by Pam Ripling
Doom and gloom. It’s everywhere. I can see the physical manifestations in the faces of the people I meet, hear it in the voices of friends over the phone. Negativity is one of those infectious diseases for which there is no antibiotic. It’s self-perpetuating, and in humans it can become a self-fulfilling prophecy. If you think things are bad, they will be bad. And with the collective population sighing and moaning over the economy, their lost jobs, their perceived waning benefits, it’s no wonder this black cloud has grown to epic proportions.
Enter the Good News. I’ve always been one who instinctively seeks the bright side of any given situation. So it didn’t surprise me that I stumbled across a website called the Good News Network. This site is loaded with—guess what—good news! Things you never hear in the regular news, but should. I’m convinced that if more people knew about all the really GOOD things going on in the world, there would be less depression, less contagion and probably less suicides!
The GNN’s home page is rich with uplifting items, some amusing and others serious. There are stories here that make you wonder why you haven’t heard about these things elsewhere. For example, we know that all the automobile makers are doing poorly, the biggest are on the brink of disaster. Ever heard of Hyundai? Big company, right? How about a 14% sales jump in January? Or did you know that researchers at Penn State University have developed a way to convert CO2 into fuel by using the power of the sun? And if this next one isn’t good news, I don’t know what is. UCLA has just released the largest clinical study ever involving the administration of genetically altered cells into humans in the fight against HIV. The study revealed that the stem-cell based therapy was safe and effective and may lead to a cure.
The bad news about the Good News is, it isn’t free. The website does ask for a subscription fee, starting at $2.00 per month. Of course, you can get all the free bad news you want almost anywhere. That, and $5.00 will get you a cup of coffee from Starbuck’s and an ulcer.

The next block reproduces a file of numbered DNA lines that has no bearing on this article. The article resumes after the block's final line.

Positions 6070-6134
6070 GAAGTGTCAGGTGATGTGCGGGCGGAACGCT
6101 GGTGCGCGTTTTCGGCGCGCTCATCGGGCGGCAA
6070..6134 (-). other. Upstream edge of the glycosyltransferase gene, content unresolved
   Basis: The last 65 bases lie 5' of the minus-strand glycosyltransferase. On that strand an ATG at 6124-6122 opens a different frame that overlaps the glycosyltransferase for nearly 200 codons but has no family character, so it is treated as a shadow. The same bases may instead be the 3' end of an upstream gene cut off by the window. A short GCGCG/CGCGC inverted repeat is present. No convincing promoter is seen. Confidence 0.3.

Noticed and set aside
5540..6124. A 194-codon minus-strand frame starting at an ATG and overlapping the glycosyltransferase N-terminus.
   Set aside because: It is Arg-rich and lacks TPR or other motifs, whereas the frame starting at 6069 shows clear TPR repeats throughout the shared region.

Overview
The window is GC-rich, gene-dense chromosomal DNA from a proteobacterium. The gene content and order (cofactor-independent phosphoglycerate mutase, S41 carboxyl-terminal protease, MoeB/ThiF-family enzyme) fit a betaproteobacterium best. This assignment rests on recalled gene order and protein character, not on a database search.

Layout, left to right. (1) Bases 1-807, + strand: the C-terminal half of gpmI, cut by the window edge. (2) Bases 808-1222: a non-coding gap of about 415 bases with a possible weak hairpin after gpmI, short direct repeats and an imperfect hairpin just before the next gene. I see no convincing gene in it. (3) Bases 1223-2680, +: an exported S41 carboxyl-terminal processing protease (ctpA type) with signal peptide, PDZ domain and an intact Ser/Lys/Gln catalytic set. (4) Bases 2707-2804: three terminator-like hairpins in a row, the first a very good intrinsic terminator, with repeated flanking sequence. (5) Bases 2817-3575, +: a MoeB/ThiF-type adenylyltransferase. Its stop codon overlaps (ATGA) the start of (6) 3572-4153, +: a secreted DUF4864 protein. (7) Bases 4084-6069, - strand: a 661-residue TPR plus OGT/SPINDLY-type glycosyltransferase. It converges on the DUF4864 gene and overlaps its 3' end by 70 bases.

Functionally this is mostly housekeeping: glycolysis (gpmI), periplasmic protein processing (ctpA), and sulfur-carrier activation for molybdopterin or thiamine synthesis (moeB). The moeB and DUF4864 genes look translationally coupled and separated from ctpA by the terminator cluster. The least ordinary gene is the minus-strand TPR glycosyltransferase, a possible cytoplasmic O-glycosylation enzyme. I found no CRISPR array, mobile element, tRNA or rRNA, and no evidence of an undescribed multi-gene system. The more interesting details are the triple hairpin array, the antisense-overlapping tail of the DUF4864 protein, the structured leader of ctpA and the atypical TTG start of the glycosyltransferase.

Reading the Good News Network isn’t enough to turn the world around. The real remedy is all about turning around your own attitude. Here is a group of people who make it their business to seek out stories of hope and prosperity, and spread that positive karma around. We can each be good news networks on our own by sharing what we know to be uplifting, optimistic ideas, by finding the good in the day and running with it.
No, one person’s attempt at constructive cheer won’t fix the stock market overnight, or get jobs for your husband, daughter or neighbor. It won’t stop stores from closing, or drop the price of gasoline. But I believe in the power of positive thinking, and in the collective power of viral optimism. The next time you encounter someone ranting about our new administration, what’s wrong with the economy or the price of bread, ask yourself if absorbing all that negativity is going to help anything. Then think about what you can do to find and share some good news. It could just catch on.
Pam Ripling is the author of middle-grade mystery, LOCKER SHOCK! Buy it at Quake, Fictionwise or Amazon today! E-book version now available for your Kindle! Visit Pam at http://www.beaconstreetbooks.com/.
Self Help Books Work If You Use Them
1 week ago